The Sunset Strip in Los Angeles is known for its unconventionality—a freewheeling, act-as-crazy-as-you-want place where people see life as a big movie audition. One never knows if what is happening is really happening, or if it is just another film shoot.
Take, for instance, the day I was waiting for a bus in an outdoor dining area in front of a medical building in West Hollywood.
It was a typical Hollywood day: the sun was out; the traffic was bad; and just about everyone on the patio sat engrossed in his or her electronic device.
I had my sketchbook with me, as I always do and was busy trying to capture the image on a building that had a huge painting of Cindy Crawford on it for the longest time. Cindy had recently been replaced with the cast of Hot in Cleveland. I wanted to draw this building because it included so much of the stereotypical Southern California vibe—Hollywood architecture, the plastic model-slash-actress, palm trees and Sunset Strip commerce.
The stillness around me was only slightly interrupted by the Angelenos sipping their chai tea while simultaneously pecking at their gadgets. Once in a while, one of them would look up as if to make sure the sky was still there and think about what key to hit next. Isolated by their electronic world, they showed little interest in or awareness of their environment.
But, the calm and cool setting was about to unravel.
In the middle of trying to copy the billboard’s version of Wendie Malick’s face, the shrill of sirens blasting and police cars giving chase broke my concentration. I turned around to see a Ferrari at the lead dragging what looked like shrubbery and a chain. The procession came to a halt right in front of me after the police surrounded the Ferrari, got out of their vehicles and drew their weapons.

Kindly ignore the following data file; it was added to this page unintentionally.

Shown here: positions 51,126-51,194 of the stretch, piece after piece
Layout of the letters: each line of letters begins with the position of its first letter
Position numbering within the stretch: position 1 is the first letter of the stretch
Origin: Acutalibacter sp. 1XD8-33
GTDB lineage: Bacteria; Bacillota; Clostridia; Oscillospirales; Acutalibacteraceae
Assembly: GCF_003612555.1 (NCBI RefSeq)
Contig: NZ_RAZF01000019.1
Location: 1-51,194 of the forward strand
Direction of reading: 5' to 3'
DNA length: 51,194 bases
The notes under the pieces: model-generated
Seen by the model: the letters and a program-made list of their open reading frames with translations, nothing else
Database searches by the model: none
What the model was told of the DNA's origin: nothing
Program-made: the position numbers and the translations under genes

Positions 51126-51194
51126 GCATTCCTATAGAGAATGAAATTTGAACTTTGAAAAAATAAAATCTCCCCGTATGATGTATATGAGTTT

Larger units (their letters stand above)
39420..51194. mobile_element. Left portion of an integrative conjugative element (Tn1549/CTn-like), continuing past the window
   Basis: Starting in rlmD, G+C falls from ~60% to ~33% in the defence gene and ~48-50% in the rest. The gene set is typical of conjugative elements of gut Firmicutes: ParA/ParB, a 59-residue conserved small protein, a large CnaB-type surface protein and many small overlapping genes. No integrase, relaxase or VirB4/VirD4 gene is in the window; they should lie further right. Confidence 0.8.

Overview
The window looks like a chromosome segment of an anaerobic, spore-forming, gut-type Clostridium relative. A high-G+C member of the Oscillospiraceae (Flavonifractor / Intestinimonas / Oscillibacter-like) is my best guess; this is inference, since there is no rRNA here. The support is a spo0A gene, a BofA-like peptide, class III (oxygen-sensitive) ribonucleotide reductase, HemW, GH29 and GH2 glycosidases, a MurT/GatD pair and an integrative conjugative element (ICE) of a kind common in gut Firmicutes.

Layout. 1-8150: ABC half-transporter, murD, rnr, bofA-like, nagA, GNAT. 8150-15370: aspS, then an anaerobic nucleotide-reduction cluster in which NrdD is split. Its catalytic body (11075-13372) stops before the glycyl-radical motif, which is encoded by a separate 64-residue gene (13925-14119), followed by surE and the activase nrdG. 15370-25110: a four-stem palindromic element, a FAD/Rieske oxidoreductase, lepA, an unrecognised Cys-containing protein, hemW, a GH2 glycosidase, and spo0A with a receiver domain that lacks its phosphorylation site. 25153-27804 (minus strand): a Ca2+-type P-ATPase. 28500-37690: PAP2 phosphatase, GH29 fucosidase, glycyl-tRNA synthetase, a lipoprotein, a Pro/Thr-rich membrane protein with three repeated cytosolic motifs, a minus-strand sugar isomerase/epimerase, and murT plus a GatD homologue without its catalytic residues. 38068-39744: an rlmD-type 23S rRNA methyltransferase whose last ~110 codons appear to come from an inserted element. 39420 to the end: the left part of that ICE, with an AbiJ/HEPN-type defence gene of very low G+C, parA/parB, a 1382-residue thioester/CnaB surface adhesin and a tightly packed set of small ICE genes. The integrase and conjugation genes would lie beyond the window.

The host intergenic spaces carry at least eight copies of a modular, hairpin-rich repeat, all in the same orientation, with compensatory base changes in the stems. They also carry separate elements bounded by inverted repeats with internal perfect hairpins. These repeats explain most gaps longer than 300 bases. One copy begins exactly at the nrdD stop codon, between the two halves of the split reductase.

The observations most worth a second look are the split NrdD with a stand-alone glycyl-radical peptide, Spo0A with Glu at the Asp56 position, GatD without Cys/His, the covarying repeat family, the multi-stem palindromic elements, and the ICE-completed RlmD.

When I saw the guns, I screamed for everyone to get down. Still texting, they calmly obliged, not missing a stroke. From my vantage point under the table, I was able to peer through the glass enclosure and watch the scene unfold. I took a quick inventory of my possessions to decide which one might be the most bulletproof. Only my sketchbook came close.
Everyone was now prone, and only the drink and food items were left on the tables. Even the security guards had taken cover. I kept listening for the word, cut! But it never came. An eternity passed as I switched my attention between the guns in front of me and the ants crawling at my side. When finally I could see the alleged perpetrator safely secured and the firearms put away, I sighed with relief.
At that point, I used my newly discovered powers to announce that it was once again safe to rise and sit at the tables. The patrons obliged and calmly assumed their earlier positions as if nothing had happened.
After clearing the intersection, they all drove away: the Ferrari still sporting the shrubbery and chain, heading towards Beverly Hills; the suspect in the back seat of a police car; and the cops taking off in different directions.
But, this is Hollywood, and what followed one of the most heart-pounding experiences of my life was typical for this town.
Within minutes, a TMZ tour bus stopped at the exact place where the incident had just happened. I could not figure out why TMZ didn’t follow the police cars for a story. They were still visible in the distance. Instead, they headed towards the star’s homes in Beverly Hills.
Maybe they would find the Ferrari.
Behind the tour bus, the actor, director and producer, Rob Reiner followed by his entourage, nonchalantly crossed the street to go to lunch.